The Telegraph
Thursday , July 18 , 2013
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Finger at ‘heavy dose of poison’ in food
Not just aberration, experts cry criminal negligence

New Delhi, July 17: Health experts and policymakers today spoke of “criminal” intent or negligence, with at least one suspecting a “heavy dose of poison”, as the toll in the Bihar midday meal tragedy rose to 22.

Reports yesterday had said eight children died after having the midday meal served in the government-run Gandaman Primary School in Saran district, around 90km north-west of Patna.

The tragedy has struck at a time the human resource development ministry has set up an expert committee to suggest better safety standards for the scheme and improvements in the quality of the food served.

HRD minister M.M. Pallam Raju said the incident was an “aberration” but experts were scathing in their criticism. “Under the MDM scheme, there have been instances of bacterial infection after consumption of meal. But this incident is the first where there seems to be some heavy dose of poison mixed in the food,” said T. Sundararaman, a member of the expert panel and executive director, National Health Systems Resource Centre, New Delhi.

“The addition of heavy dose of poison could be either backed by criminal intent or (it was) a case of gross criminal negligence. The issue here goes beyond whether health and hygiene standards were followed.”

Sundararaman said it might be a case of pesticide contamination but didn’t explain why he suspected “criminal intent”.

Junior HRD minister Jitin Prasada hinted at negligence. “It appears that guidelines have not been followed,” he said, adding that state governments were “responsible” for implementing the scheme under which nearly 12 crore children in 13 lakh elementary schools get hot, cooked meals every day classes are held.

The HRD ministry had first launched the National Programme of Nutritional Support to Primary Education in 1995. The support came in the form of food grain. In 2004, the scheme was revised to provide cooked midday meals — with a calorie count of 300 and 8-12gm of protein — to all children studying in classes I to V.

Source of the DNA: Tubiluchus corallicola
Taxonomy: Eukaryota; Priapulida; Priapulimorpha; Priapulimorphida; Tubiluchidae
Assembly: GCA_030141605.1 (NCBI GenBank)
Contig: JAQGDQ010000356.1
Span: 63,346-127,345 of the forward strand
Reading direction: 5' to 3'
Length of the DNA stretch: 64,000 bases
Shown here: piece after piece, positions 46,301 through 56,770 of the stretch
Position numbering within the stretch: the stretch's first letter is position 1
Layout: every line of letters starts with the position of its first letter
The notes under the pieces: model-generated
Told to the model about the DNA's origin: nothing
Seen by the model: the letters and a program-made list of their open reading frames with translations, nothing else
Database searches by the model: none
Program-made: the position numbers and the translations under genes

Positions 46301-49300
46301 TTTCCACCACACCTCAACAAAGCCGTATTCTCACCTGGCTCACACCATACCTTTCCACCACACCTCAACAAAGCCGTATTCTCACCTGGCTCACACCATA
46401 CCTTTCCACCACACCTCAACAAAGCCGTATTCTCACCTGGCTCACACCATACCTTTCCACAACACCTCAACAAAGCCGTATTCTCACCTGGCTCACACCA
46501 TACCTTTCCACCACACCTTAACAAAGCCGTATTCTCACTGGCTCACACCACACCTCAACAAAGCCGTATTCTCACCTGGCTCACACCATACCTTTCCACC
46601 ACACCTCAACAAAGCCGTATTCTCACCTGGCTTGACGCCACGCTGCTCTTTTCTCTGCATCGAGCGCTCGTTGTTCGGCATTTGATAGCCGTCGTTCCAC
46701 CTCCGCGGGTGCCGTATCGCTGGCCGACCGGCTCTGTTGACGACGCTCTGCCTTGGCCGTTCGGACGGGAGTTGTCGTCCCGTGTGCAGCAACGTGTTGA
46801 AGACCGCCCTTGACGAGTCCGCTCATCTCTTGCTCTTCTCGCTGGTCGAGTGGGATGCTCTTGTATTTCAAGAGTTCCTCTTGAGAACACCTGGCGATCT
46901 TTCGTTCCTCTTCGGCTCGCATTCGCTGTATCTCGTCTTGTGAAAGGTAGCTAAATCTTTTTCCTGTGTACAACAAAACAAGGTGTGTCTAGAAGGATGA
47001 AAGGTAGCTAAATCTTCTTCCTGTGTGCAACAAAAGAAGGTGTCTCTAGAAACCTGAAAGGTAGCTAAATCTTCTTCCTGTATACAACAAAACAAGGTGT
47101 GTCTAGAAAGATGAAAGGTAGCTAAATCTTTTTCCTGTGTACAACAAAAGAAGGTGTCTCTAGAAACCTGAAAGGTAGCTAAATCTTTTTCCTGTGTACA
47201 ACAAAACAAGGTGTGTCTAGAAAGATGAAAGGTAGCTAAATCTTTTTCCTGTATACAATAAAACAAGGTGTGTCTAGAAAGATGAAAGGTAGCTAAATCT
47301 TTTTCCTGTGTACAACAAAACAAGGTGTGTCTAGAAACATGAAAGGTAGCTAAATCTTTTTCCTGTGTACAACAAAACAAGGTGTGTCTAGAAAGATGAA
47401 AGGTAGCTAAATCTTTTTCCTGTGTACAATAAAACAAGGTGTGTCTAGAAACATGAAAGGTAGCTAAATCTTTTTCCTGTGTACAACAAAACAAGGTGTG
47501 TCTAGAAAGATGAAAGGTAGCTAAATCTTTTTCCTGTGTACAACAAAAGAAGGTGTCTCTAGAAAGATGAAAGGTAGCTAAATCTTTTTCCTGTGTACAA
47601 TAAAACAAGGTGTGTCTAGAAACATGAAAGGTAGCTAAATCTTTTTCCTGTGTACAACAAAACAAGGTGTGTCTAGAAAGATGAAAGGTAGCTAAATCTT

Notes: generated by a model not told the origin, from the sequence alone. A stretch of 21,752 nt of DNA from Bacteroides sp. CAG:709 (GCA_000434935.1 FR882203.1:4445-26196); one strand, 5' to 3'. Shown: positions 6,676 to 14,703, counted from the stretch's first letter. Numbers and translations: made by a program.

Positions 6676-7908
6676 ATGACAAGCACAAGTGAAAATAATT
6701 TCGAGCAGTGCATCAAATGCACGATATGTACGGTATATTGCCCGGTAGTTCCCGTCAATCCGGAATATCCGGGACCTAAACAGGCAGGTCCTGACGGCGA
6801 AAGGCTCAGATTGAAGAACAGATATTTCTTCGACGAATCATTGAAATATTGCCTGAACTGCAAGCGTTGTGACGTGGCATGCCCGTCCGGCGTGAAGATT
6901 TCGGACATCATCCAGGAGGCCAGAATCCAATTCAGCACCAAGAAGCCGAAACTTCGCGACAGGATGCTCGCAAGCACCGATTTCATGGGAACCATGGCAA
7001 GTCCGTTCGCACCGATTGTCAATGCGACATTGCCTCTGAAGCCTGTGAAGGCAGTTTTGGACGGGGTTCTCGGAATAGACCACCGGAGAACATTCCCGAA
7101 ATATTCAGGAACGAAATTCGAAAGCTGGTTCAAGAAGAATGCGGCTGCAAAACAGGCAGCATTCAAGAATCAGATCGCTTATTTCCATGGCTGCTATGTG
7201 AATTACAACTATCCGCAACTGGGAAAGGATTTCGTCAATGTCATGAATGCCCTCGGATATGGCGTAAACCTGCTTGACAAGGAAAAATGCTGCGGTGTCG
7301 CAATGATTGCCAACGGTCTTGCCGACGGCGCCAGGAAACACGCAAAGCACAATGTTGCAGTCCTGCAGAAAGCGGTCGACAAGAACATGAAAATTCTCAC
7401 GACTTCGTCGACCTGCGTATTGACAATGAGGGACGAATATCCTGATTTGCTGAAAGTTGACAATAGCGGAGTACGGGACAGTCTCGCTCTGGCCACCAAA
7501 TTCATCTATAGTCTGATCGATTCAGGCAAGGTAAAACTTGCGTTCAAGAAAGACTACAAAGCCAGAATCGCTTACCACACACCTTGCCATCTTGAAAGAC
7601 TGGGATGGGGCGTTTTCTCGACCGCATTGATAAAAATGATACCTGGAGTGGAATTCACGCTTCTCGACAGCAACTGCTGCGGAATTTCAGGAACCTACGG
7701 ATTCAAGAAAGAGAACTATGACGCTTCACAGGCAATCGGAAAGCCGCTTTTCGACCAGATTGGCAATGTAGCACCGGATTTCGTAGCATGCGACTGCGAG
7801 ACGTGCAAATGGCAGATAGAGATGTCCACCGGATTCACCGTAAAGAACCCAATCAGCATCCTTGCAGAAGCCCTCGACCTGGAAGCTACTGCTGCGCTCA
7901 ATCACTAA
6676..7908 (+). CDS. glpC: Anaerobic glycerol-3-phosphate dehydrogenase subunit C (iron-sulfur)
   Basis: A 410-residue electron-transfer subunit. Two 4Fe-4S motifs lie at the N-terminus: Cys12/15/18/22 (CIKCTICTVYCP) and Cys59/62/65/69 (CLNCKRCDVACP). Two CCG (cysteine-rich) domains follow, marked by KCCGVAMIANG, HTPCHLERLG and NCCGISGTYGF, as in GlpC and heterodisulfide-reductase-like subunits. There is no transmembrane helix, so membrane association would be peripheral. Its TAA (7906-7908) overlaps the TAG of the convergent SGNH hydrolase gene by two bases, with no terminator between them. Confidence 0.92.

In 2008-09, the scheme was revised again to cover children in all government and aided upper primary schools (classes VI to VIII). The calorific value of a meal for these students was fixed at a minimum of 700 while the protein content had to be 20gm.

The idea behind serving cooked meals was to encourage disadvantaged children to attend school and ensure that pangs of hunger didn’t distract their attention.

The Office of Supreme Court Commissioners, an apex court-appointed panel that reviewed eight social sector schemes including the MDM in nine states, had said the programme had a positive impact on enhancing school attendance.

Today, policymakers blamed the Bihar tragedy on lack of enough teachers to monitor the scheme. “As schools do not have adequate regular teachers, the management of the MDM is looked after by para (temporary) teachers and cooks. Supervision and monitoring are almost absent,” said National Advisory Council member N.C. Saxena.

According to MDM guidelines, the food has to be tested by two adults and a schoolteacher before being served, and burnt oil and bad quality grain should not be used.

In Bihar, Saxena said, most schools fail to procure grain from the Food Corporation of India regularly.

Saxena called for daily involvement of parents in monitoring food quality and accused those responsible for preparing the midday meal at Gandaman Primary School of “criminal oversight”.

“The Bihar incident could have been avoided, if the monitoring of food quality was done on a daily basis,” he said.

Minister Pallam Raju said the tragedy was a lesson. “A senior official from the ministry has gone to Bihar to study the matter. We will take all possible steps to avoid such mishaps in the future.”

Raju said the meal served in the school had rice, dal and soyabean sabzi.

An FIR has been lodged against the head teacher for negligence. The ministry has asked for a report from the state government.